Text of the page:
After years of overcooking salmon, I’ve tried numerous ways to make slow cooked salmon that is flavorful and not dried out. My favorite so far is this miso ginger glazed salmon that is poached in olive oil. This is similar to poaching halibut in parchment paper with olive oil, though it uses a baking dish instead. You get the same result though of a moist, delicate salmon that isn’t overcooked in the middle.
How to Poach Salmon in Olive Oil
Poaching salmon in olive oil is actually really easy. Take an oven-safe glass baking dish, put in your fish, add some olive oil and cook. About 25 minutes later, you have olive oil poached salmon. This will give you a much different final product than searing salmon in a hot pan for 10 minutes. Mainly you’re not going to have that super crispy exterior. You’re also not going to have the risk of drying out a nice piece of fish.
Think of this is the cold weather season variation of another favorite of mine, slow roasted cedar plank salmon. Both of these recipes use a low and slow cooking method that really brings out the best in salmon. It also avoids the undesirable “white foam” problem when salmon is cooked at higher temperatures.
Another advantage to slow cooking salmon in olive oil, versus water, is that the olive oil also brings a lot of flavor to the mix. That lower 1/8″ of your fish is going to be even more succulent with the shallow poached method.
What kind of salmon is best for this recipe? I personally prefer Pacific Coast salmon to any Atlantic Coast salmon. And for one simple reason, all Atlantic salmon is farmed and has likely been treated with antibiotics in the pens. If you’re lucky enough to have fresh Alaskan salmon available, there are basically 5 main Pacific salmon types from which to choose. Here I’ve used a coho salmon.
How to Make Miso Ginger Glazed Salmon
Miso is one of those ingredients that’s on a bit of an upswing right now. I’ve noticed several cooking magazines prominently writing about different ways to use miso. One reason is that it’s packed with umami and brings a lot of unique flavor with it. Miso, because of the high sodium content, can also keep in your refrigerator for several weeks after being opened.
So while in search of a healthy miso salmon recipe, I considered a number of different flavors to pair with it. This time of year, we usually keep plenty of fresh ginger root on hand in the fridge. I drop some in my breakfast smoothie each morning. It’s also a key ingredient in Garlic and Ginger Immunity Tea when a cold, flu or sinus infection starts creeping in.
Combining miso and ginger by themselves and you’ll get a pretty thick, gritty paste. I thinned that out with a little bit of mirin, a Japanese cooking wine that brings some acidity, and a bit of soy sauce. This makes it easier to spread so you wind up with a nice miso ginger glazed salmon at the end.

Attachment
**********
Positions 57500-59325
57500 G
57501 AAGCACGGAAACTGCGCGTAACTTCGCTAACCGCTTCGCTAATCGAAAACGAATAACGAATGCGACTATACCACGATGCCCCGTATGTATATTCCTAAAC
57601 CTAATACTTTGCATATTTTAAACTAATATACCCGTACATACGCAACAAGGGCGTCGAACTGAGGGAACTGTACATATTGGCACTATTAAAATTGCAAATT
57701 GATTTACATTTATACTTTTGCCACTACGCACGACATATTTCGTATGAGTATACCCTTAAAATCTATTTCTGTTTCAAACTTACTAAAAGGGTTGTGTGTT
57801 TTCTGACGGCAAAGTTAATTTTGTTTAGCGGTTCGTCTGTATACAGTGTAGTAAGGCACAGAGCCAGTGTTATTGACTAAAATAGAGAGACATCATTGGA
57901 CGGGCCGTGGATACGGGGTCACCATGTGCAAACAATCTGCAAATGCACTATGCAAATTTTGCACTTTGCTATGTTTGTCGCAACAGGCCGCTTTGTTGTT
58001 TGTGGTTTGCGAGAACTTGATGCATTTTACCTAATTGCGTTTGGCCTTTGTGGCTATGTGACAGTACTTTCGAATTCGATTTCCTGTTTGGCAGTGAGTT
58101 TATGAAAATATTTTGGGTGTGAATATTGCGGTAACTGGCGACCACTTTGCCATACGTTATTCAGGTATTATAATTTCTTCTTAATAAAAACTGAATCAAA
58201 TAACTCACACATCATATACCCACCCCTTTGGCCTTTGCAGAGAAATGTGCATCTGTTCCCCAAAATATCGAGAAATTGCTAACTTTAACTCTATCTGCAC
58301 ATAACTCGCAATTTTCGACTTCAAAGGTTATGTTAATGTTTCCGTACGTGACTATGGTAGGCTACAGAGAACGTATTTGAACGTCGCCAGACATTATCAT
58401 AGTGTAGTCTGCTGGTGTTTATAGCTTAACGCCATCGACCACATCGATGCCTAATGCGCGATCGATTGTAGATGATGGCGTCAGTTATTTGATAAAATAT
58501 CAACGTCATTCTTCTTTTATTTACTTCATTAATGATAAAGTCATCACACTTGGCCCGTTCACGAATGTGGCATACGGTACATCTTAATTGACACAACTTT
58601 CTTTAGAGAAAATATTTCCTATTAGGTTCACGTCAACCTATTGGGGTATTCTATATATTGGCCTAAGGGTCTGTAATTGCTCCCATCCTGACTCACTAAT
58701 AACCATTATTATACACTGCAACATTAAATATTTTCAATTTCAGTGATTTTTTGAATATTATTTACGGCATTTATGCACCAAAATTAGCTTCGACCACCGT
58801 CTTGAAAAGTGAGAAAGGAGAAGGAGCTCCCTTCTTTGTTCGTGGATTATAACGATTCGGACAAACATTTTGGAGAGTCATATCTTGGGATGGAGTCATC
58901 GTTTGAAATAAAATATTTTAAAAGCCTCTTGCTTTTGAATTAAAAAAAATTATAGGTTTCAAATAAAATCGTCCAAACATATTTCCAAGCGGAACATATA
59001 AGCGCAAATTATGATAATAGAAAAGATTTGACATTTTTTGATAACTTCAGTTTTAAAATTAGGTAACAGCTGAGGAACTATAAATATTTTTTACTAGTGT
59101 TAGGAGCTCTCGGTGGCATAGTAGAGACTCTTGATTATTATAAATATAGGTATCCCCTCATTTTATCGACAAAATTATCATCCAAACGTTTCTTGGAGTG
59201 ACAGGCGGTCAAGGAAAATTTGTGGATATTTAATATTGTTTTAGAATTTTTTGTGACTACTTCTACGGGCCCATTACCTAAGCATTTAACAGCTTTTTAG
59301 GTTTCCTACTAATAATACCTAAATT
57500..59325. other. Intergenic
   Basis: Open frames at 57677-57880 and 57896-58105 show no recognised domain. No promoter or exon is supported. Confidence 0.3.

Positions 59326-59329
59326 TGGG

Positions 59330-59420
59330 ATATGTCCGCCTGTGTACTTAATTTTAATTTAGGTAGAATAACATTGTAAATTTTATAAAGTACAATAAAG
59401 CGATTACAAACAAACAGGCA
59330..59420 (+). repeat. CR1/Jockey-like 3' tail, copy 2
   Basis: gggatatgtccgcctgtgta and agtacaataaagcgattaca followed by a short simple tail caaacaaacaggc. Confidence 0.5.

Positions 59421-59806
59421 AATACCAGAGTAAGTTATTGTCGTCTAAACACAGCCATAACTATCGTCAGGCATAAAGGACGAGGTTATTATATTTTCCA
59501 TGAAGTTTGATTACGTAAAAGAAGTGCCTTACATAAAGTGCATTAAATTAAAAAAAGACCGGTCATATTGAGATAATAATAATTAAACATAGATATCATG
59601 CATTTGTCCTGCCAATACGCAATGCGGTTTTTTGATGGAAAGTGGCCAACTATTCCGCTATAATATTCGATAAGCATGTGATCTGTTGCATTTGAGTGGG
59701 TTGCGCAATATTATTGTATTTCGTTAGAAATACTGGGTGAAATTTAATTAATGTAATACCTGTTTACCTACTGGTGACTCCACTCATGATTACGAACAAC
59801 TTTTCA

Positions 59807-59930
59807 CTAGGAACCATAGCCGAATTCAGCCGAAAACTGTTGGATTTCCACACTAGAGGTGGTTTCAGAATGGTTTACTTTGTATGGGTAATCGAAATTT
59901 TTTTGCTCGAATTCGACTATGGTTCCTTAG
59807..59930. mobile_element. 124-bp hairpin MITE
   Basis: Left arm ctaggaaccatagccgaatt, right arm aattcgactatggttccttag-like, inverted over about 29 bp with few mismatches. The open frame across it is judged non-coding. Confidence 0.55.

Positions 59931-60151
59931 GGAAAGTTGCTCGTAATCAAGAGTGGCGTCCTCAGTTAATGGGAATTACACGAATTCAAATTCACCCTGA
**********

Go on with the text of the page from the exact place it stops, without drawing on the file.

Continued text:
You’ll find that miso can be a secret ingredient to many of your other dishes. For example, I took deviled eggs to another level by adding miso with this miso-bacon deviled eggs recipe.
Suggestions for Pairing Miso Ginger Glazed Salmon
A delicate fish like this will do well contrasted with a nice hearty green such as chard or kale. In the pictures, I’ve prepared a sautéed red and green chard. This is something you can make as soon as the miso salmon comes out of the oven. It’ll only take about 5-7 minutes to prepare and you’ll want it to be served while still a little warm. This gives the salmon time to rest. Just before the chard is done, toss in a little fresh garlic and ginger for flavor.
For the starch, I’ve made a batch of Tofu Fries from a block of extra firm tofu. I’ll get that recipe written up soon…..
Wine Pairing for Miso Ginger Salmon
The bold flavors of the miso ginger glaze will need a pretty sturdy wine with a little bit of earthy notes. We opted for a California Syrah from Melville. Their 2016 Syrah was a fantastic match for the dish.
This Miso Ginger Glazed Salmon is Poached in Olive Oil and topped with a umami rich Miso Ginger Glaze that stays super moist and super flavorful.
- 4 Salmon Filets about 6 ounces each
- 2 Tablespoons White Miso
- 2 Tablespoons Mirin
- 1 Tablespoon Soy Sauce
- 1 Tablespoon Grated Ginger
- 1/4 Cup Olive Oil
About 30 minutes before preparing this dish, remove the salmon from the refrigerator, gently rinse it with cold water and pat dry. Lightly season the fish with kosher salt and let it rest. (optional). Preheat your oven to 250 degrees
Mix the Miso, Mirin, Soy Sauce and Ginger together in a small bowl
Put the salmon in a baking dish and lightly season with kosher salt if you didn't do this step earlier. Press the miso ginger mixture on top. (You may not need to use all of the miso ginger glaze)
Pour enough olive oil into the baking dish to come about 1/8" up the side of the fish.
Cook in the middle rack of an oven at 250 degrees. 25 minutes will likely be rare, 28 minutes for medium (slightly pink) and about 31 minutes for medium well.
I don’t like my salmon raw in the middle. How do I cook it all the way without getting dry?
Hi Amy – As long as you’re keeping the temperature under 300 degrees for cooking, you can stretch the time out longer to 30 to 33 minutes for a more medium-well. Check the fish about every two minutes and keep in mind it’ll keep cooking for several minutes after it comes out. Hope it works out great for you.